The kindergarten through grades 7 standards build a strong foundation where students are actively engaged in learning and understanding the prerequisite skills for a successful transition to higher levels of mathematics. Students who have completed 7th grade and mastered the content and skills throughout the 7th grade will be well prepared for algebra in grade 8. Together, the middle school CCSS are robust and provide a coherent and rich preparation for high school mathematics. Fifteen presidents of the professional societies that make up the Conference Board of the Mathematical Sciences have recently signed a statement of “strong support” for the Common Core State Standards for Mathematics (Aug 6, 2013). The statement calls the Common Core State Standards “an auspicious advance in mathematics education.”
Myth: Key mathematics topics are missing or appear in the wrong grade.
Fact: The mathematical progressions presented in the CCSS are coherent and based on evidence. Part of the problem with having 50 different sets of state standards is that today, different states cover different topics at different grade levels. Coming to consensus guarantees that from the viewpoint of any given state, topics will move up or down in the grade level sequence. This is unavoidable. What is important to keep in mind is that the progression in the CCSS is mathematically coherent and leads to college and career readiness at an internationally competitive level.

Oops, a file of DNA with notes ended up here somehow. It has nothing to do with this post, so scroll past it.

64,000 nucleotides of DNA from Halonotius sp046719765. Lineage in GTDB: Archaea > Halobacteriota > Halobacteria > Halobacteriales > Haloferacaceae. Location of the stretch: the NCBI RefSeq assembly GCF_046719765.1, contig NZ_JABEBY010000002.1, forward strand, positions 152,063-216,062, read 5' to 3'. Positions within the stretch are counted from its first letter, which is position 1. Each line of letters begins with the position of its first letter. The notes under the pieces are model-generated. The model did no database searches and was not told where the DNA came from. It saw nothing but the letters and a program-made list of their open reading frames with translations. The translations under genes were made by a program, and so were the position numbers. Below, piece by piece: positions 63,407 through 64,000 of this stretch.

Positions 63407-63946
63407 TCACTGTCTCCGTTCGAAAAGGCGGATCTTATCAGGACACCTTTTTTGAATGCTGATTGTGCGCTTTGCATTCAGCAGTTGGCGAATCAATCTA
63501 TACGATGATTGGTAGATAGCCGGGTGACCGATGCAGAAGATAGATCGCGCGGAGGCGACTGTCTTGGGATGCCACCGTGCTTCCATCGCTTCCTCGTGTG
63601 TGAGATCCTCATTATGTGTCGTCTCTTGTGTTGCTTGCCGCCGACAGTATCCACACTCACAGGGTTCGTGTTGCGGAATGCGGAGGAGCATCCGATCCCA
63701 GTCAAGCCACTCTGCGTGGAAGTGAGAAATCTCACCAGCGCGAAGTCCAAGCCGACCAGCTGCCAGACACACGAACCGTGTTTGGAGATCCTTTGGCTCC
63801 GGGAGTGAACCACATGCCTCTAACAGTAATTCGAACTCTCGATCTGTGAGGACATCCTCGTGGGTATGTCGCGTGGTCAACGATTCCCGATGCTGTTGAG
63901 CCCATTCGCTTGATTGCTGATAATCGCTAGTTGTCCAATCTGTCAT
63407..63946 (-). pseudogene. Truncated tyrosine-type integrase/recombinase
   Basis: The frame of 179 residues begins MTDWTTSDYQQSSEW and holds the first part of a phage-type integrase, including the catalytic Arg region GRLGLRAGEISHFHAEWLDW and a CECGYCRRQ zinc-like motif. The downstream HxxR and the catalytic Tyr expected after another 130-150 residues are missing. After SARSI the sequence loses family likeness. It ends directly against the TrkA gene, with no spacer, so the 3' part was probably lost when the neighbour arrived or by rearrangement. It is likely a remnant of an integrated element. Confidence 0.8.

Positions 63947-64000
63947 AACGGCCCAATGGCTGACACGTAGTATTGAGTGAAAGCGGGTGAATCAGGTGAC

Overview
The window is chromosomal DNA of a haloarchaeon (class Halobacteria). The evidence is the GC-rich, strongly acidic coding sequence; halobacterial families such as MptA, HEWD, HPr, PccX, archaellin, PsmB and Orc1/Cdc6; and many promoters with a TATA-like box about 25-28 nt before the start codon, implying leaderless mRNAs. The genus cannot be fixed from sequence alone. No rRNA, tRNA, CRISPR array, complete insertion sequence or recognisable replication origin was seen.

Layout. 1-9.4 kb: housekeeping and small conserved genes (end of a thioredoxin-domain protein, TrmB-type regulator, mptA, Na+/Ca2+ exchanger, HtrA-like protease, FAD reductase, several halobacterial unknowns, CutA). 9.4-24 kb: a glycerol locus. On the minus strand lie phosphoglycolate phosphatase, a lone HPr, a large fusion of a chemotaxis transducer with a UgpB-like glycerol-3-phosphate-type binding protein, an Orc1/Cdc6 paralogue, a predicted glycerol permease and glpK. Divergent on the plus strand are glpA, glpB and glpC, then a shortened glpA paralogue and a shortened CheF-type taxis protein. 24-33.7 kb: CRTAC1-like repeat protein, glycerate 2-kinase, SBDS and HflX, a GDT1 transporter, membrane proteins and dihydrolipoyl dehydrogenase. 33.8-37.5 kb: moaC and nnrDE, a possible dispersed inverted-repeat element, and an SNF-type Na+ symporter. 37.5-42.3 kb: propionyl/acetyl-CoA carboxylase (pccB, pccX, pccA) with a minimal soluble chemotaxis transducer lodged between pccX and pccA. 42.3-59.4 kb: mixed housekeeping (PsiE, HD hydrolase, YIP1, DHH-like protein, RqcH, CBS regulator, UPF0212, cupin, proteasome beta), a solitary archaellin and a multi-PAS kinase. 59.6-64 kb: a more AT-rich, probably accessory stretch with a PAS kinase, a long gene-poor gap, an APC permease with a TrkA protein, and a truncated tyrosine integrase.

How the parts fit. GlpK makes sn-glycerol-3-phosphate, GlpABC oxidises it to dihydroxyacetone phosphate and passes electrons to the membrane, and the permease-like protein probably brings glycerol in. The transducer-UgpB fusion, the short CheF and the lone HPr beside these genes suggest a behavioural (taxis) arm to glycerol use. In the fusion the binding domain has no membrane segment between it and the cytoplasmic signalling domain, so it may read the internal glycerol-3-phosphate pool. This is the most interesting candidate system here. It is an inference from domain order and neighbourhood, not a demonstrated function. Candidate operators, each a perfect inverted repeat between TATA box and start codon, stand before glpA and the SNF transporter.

Myth: The CCSS for mathematics do not require students to learn basic math facts.
Fact: The CCSS specify grade levels by which students are expected to be fluent with basic facts. The CCSS set a rigorous definition for a richer acquisition of mathematical content by asking students to apply the mathematics at a deeper level, gain a conceptual understanding of the mathematics while at the same time obtain the speed and fluency of knowing mathematics facts and algorithms (solve for x).